Njimoluh was the son of Ibrahim Njoya, and he was educated in French, English, and the shu mom script developed by his father. In 1931, in order to break the power of the Bamun, French administrators exiled Ibrahim Njoya to Yaoundé. The Bamun nobles had been scattered by the French occupation, but they eventually chose Njimoluh from among Ibrahim Njoya's 177 children and reached an agreement with the French authorities. Seidou Njimoluh Njoya became the Bamun ruler in June 1933 after the death of his father.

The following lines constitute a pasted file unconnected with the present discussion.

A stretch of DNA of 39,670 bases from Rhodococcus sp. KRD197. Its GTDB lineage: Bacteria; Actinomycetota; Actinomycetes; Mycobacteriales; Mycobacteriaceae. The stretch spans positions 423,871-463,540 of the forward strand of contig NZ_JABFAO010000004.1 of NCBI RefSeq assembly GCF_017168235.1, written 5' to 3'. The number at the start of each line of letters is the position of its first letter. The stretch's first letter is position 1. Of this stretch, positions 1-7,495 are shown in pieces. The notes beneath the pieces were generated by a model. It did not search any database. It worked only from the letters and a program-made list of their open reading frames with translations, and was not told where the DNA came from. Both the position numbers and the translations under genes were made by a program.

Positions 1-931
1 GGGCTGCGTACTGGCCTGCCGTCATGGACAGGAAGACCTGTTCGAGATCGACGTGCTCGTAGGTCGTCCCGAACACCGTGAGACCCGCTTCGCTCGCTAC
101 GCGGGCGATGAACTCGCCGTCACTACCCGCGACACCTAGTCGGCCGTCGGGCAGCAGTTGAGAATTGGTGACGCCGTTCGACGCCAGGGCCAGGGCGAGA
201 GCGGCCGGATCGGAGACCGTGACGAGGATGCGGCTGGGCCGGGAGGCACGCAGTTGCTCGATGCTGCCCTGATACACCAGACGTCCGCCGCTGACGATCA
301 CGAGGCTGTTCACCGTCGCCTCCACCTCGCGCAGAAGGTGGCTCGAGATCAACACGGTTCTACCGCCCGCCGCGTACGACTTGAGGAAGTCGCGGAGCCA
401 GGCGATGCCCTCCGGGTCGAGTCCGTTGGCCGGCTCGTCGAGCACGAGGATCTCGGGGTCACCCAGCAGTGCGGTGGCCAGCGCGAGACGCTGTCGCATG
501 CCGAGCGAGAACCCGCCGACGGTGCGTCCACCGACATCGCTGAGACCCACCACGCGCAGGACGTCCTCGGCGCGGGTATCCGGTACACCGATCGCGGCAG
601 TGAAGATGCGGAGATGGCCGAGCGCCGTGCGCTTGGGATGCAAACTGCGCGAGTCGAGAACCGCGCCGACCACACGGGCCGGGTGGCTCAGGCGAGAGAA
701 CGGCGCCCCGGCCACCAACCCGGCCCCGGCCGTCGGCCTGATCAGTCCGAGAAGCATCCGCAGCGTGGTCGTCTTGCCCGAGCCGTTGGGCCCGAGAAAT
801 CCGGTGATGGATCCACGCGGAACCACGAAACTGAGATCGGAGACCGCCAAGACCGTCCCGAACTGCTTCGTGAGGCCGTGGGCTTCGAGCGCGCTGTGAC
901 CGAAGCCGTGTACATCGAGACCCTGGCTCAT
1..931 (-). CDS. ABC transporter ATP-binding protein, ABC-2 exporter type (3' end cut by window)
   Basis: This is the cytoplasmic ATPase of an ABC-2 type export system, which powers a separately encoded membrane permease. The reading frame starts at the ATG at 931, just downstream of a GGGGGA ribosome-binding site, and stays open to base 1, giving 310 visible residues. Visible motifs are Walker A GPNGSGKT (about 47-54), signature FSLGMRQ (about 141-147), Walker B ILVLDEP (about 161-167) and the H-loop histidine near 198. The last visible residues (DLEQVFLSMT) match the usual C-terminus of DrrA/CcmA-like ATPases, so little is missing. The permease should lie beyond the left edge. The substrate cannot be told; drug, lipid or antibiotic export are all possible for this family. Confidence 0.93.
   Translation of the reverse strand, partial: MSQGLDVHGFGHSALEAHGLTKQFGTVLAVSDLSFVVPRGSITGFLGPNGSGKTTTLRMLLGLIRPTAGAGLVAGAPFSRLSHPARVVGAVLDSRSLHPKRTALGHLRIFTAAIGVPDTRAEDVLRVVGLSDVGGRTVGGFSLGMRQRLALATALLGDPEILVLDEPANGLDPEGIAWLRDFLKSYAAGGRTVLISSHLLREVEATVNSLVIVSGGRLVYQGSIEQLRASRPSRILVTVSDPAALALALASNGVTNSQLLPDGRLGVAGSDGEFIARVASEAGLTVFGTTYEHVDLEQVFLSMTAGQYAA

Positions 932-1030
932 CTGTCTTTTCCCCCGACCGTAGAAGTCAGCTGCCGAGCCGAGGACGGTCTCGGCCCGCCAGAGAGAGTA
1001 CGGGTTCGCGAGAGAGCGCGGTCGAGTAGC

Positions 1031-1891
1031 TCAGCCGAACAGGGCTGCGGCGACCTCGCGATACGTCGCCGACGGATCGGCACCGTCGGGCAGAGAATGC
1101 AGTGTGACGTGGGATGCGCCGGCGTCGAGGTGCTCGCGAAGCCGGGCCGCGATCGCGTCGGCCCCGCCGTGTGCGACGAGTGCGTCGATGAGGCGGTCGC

Njoya later served on the legislative and national assemblies of Cameroon during both colonial and post-colonial periods. Njimoluh was a patron of the arts and worked to preserve Bamun culture. After the French left in 1960, he restored the sacred Bamun idols to the Royal Palace, establishing a museum. He was a devout Muslim and was married to Noh Lantana. Njimoluh was succeeded by his son Ibrahim Mbombo Njoya.